TODAY NICARAGUA (EFE) The U.S. State Department criticized on Tuesday (April 12) in its annual report on human rights that Nicaraguan president, Daniel Ortega, exercises “total control” over the country after being re-elected in elections marked by the imprisonment of opponents.
In its document 2021 Country Reports on Human Rights Practices: Nicaragua, the United States highlighted that Ortega “was awarded a fourth consecutive term” in the November elections after “arbitrarily imprisoning almost 40 opposition figures, barring all credible opposition political parties from participating, blocking legitimate international observation efforts, and committing widespread electoral fraud”.
The State Department pointed out that in those elections Ortega’s party increased its qualified majority in the National Assembly, which has previously served to modify the Constitution and allow his re-election.
“The 2021 elections expanded the ruling party’s supermajority in the National Assembly, which previously allowed for changes in the constitution that extended the reach of executive branch power and eliminated restrictions on re-election of executive branch officials and mayors.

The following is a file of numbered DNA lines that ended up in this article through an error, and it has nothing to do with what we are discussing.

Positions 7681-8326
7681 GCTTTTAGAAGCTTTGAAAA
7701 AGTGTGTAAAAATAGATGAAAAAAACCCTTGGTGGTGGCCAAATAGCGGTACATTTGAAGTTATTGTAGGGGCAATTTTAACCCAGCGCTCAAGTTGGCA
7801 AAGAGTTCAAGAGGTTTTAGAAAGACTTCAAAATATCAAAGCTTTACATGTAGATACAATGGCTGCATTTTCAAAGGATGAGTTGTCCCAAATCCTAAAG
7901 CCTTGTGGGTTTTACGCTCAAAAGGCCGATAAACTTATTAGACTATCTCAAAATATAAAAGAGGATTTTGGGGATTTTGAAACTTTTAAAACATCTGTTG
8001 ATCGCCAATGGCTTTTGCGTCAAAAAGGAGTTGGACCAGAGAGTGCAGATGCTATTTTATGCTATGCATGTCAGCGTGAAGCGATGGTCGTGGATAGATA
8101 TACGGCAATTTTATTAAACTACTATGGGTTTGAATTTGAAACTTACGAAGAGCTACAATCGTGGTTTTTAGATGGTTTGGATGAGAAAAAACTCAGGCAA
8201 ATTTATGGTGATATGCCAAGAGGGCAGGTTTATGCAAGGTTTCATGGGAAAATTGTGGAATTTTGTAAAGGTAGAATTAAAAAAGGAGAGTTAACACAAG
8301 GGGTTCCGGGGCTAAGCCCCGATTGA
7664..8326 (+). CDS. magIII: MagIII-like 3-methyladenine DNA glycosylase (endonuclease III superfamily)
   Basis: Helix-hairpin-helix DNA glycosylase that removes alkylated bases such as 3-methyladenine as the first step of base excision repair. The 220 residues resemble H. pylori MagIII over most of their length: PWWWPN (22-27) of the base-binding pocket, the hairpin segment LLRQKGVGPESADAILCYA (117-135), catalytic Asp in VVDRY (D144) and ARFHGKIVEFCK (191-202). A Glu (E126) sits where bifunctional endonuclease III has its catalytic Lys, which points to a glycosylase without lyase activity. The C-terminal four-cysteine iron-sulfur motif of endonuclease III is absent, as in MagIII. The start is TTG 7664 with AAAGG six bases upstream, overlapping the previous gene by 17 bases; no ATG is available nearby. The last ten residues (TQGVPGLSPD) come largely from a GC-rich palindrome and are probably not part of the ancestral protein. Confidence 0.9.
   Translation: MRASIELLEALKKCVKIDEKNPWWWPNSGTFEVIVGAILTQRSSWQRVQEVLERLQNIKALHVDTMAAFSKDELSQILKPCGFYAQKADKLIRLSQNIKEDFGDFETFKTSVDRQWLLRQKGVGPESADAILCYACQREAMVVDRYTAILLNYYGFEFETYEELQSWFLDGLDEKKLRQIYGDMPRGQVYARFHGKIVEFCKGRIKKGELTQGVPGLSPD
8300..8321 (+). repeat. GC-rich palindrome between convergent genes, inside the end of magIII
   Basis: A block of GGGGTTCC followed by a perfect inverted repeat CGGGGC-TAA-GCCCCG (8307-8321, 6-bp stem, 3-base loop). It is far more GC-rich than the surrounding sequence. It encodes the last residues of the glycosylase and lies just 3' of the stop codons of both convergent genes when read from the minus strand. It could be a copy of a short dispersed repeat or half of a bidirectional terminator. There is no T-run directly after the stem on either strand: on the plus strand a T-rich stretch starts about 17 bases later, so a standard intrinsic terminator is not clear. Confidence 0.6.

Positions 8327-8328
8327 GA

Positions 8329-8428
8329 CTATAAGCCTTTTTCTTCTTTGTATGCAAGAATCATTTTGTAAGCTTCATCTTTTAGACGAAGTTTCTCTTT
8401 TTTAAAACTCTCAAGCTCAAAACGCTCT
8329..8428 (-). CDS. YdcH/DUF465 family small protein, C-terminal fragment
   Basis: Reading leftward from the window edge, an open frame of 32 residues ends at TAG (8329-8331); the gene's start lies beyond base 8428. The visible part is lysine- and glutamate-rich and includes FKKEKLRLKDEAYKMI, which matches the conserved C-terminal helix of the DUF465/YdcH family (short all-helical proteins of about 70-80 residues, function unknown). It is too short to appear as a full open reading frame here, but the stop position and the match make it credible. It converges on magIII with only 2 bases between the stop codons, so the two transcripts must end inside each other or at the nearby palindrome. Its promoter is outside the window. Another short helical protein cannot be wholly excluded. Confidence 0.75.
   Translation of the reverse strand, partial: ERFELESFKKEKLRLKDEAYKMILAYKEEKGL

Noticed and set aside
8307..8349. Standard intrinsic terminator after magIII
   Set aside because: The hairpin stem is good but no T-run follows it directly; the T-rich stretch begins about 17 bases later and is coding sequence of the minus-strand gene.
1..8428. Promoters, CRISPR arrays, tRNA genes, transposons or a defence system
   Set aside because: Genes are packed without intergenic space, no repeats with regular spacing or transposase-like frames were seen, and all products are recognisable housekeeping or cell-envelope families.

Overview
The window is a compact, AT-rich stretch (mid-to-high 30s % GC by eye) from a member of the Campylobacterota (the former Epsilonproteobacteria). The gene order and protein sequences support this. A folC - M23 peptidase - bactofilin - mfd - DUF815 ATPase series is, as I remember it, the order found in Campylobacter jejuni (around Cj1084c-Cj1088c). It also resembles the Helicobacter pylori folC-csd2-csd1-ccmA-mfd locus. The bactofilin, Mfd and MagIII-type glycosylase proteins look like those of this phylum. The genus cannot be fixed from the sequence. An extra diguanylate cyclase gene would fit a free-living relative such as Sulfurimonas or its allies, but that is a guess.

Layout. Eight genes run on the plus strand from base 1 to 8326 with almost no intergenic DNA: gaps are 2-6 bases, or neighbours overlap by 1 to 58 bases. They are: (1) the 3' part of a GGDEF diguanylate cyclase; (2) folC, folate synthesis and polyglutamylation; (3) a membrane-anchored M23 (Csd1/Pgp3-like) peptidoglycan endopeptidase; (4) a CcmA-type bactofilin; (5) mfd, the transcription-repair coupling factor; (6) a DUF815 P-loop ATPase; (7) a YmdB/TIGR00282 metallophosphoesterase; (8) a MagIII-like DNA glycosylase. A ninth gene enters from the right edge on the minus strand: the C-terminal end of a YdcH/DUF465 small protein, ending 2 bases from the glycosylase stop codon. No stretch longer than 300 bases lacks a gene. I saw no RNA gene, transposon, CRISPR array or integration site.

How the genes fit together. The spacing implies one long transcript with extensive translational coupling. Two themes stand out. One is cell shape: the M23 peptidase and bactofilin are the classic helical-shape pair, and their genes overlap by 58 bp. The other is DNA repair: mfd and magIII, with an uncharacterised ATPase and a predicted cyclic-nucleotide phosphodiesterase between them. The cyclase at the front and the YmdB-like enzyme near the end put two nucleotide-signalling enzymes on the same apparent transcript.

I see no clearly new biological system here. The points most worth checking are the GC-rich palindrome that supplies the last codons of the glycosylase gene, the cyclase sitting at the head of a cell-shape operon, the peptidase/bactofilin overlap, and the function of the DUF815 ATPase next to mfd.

“Ortega’s Sandinista National Liberation Front exercises total control over the Executive, Legislative, Judicial, and electoral authorities,” the report warned.
In addition, it explained that the Government of that country continues without investigating or persecuting those that commit human rights violations, including “the 355 murders and the hundreds of disappearances” that occurred during the protests against Ortega in 2018.
The State Department stressed that police and other people linked to Ortega are carrying out a “campaign of harassment, intimidation, and violence” against those they consider “enemies of the regime,” such as opponents, human rights defenders, and priests.
The U.S. document also touches on the reprisals of individuals located outside Nicaragua. In October 2020 the National Assembly approved the politically motivated Cybercrimes Law, which establishes the government may use the international extradition system to pursue Nicaraguans abroad who commit so-called cybercrimes.
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